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The English page - Monsun´s influence in N.H. racing

The Gr. I-winner Notebook. www.galoppfoto.de - JJ Clark

Autor: 

David Conolly-Smith

TurfTimes: 

Ausgabe 654 vom Freitag, 05.02.2021

With next to no racing in Germany at present - only a very low level meeting on Dortmund´s sand track every second Sunday, with most races worth 2,000 euros or less to the winner – it is an opportune moment to look beyond the border and discover what German-breds are up to in other countries. And of course the N.H. scene in Britain and Ireland has to be the first port of call.

The weather in the IU.K. has been very unfavorable recently with many fixtures cancelled because of frost, fog or flooding, but Ireland, where they are used to wet weather in the winter, has been able to keep most of its fixtures, and although they have all been held behind closed doors, there has been some excellent racing and there will be much more this weekend at the Dublin Festival, featuring two days of top class N.H. racing at Leopardstown, including four Grade One races each day. These are not only great races in themselves but also very significant trials for the Cheltenham Festival in mid-March and in many cases the leading Irish hopes will be getting their final prep races here.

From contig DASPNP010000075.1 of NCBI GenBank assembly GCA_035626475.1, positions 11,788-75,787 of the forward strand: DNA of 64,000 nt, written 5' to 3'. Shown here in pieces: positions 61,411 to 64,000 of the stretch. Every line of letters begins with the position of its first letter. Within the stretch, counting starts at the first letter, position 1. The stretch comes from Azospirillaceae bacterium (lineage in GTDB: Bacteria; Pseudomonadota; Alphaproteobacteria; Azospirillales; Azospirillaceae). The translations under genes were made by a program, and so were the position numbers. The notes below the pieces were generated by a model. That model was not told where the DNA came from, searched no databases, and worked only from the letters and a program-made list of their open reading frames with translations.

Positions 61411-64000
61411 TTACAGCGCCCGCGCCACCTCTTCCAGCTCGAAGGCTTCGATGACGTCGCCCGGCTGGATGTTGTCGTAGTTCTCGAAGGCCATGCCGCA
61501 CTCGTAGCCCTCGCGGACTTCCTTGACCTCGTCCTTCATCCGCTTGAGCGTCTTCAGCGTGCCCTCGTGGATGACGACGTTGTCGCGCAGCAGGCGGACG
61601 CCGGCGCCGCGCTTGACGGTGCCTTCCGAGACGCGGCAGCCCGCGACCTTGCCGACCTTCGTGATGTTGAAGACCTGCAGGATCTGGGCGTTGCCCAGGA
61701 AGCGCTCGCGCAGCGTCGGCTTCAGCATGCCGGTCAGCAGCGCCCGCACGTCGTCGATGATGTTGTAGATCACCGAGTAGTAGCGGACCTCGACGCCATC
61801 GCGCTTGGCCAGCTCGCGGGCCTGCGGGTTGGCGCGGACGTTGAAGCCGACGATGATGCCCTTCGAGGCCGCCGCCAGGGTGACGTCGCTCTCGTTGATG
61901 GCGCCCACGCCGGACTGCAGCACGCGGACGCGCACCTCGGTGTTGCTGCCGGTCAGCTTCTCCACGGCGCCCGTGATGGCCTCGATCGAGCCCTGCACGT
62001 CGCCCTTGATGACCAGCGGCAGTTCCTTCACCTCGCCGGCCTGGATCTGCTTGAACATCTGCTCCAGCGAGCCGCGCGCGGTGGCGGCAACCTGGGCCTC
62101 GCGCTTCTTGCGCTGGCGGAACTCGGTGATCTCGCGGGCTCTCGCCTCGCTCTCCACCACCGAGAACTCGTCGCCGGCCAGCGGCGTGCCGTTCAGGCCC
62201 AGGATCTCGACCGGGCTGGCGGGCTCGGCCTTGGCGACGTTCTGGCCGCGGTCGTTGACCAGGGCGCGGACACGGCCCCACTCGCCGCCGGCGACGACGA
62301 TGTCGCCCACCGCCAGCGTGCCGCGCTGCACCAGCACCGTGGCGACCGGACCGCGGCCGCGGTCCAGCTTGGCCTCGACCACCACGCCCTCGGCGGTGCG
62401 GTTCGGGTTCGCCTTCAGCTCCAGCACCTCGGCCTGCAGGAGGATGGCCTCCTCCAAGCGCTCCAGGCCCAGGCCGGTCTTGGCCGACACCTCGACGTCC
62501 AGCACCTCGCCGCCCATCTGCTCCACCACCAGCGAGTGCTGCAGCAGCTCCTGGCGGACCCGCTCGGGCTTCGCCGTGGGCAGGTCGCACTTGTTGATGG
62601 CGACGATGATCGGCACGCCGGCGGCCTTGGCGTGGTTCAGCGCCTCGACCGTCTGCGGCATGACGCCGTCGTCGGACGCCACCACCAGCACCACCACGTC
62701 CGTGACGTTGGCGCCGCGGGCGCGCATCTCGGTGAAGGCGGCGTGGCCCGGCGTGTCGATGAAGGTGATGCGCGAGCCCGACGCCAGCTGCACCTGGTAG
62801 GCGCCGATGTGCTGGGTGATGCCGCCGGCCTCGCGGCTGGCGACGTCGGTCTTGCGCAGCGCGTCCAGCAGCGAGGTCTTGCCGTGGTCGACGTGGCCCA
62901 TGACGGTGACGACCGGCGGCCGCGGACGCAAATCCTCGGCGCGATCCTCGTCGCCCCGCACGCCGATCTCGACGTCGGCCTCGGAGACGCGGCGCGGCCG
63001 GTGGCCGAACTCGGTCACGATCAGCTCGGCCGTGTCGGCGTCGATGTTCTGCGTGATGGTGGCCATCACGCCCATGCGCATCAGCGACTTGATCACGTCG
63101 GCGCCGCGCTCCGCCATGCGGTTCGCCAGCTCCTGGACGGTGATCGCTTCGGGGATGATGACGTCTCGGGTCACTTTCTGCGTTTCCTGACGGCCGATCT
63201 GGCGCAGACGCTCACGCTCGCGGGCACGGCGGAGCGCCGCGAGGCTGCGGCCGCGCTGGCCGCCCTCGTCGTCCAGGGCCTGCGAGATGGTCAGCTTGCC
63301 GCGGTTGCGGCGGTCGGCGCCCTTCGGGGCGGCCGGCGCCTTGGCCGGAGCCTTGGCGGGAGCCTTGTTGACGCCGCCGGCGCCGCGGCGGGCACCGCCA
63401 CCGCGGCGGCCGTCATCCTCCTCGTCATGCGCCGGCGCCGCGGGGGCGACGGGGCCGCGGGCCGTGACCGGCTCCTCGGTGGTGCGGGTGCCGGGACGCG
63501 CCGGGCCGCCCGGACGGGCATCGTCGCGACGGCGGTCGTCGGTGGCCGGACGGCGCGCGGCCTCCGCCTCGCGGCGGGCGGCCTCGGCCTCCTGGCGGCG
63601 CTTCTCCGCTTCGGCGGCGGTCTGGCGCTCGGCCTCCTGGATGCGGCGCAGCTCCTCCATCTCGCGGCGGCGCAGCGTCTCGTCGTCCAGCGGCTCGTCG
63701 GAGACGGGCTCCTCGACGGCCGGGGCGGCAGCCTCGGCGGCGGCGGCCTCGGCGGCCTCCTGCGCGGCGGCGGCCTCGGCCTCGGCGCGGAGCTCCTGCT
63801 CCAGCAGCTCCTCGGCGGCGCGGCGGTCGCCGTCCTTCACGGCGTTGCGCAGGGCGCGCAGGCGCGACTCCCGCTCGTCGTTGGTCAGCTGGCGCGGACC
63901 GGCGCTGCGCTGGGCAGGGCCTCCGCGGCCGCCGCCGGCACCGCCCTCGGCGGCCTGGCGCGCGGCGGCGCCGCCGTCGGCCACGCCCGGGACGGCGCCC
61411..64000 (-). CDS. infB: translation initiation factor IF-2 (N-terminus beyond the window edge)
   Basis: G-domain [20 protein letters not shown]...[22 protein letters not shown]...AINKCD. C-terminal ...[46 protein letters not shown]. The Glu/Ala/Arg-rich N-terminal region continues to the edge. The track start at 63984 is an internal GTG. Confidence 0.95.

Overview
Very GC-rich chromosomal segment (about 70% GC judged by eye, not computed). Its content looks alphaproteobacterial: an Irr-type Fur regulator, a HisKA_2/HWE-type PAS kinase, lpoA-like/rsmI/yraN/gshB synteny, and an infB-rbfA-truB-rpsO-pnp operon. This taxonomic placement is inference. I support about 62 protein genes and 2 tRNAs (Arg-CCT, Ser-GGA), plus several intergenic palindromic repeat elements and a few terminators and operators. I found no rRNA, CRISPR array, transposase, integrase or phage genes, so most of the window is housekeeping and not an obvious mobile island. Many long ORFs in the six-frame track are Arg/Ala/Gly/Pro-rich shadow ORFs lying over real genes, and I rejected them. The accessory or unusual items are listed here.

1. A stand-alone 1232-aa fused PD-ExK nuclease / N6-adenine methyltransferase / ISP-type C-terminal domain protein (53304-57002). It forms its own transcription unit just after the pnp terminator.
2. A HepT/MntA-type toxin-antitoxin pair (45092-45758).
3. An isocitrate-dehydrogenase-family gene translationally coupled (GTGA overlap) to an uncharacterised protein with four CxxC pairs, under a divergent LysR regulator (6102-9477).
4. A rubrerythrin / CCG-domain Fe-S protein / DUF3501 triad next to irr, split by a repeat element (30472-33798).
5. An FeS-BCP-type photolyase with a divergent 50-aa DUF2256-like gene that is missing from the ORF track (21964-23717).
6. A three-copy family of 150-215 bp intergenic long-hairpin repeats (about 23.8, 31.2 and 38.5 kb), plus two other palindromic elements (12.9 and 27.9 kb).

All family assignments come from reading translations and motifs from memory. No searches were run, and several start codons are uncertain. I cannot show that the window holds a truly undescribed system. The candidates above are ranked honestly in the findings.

When we refer here to German-breds, we are in particular thinking of horses by German sires, of which there are now many active in N.H. racing, a lot of them of course sons and grandsons  Monsun (Königsstuhl), whose reputation has taken a huge jump following the discovery that his stock are so well suited to N.H. racing; soundness, stamina, the ability to keep improving with age and keep form for many years –these are all characteristics typical of many Monsuns and which are especially desirable in N.H. performers, and the fact that as a general rule they act well or heavy ground is another bonus.

Coolmore, Ireland´s leading stud farm and stallion station, now stands no fewer than four sons of Monsun. Getaway at Grange Stud is the most expensive of the quartet at 9,000 euros, quite a bargain when we considers what prices his offspring are fetching. His son Gallyhill won an Irish point-to-point in 2019 and was shortly afterwards sold for an amazing 450,000 euros. The buyer was Henrietta Knight, who in her training days sent out triple Gold Cup winner Best Mate, and certainly know what´s what in the jumping world. Gallyhill, now owned by Mike Grech, is in training with Nicky Henderson and recently on his first race under rules, a novice hurdle at Newbury in which he started at long-odds to beat his 14 rivals, and did no easily enough despite being described as “rusty” by trainer and jockey. He certainly looks capable of winning at a much higher level. Getaway is the leading N.H. sire in Britain and Ireland this season by number of winners; he has huge crops on the ground, but is still waiting for his first Grade One victory but that is only a matter of time.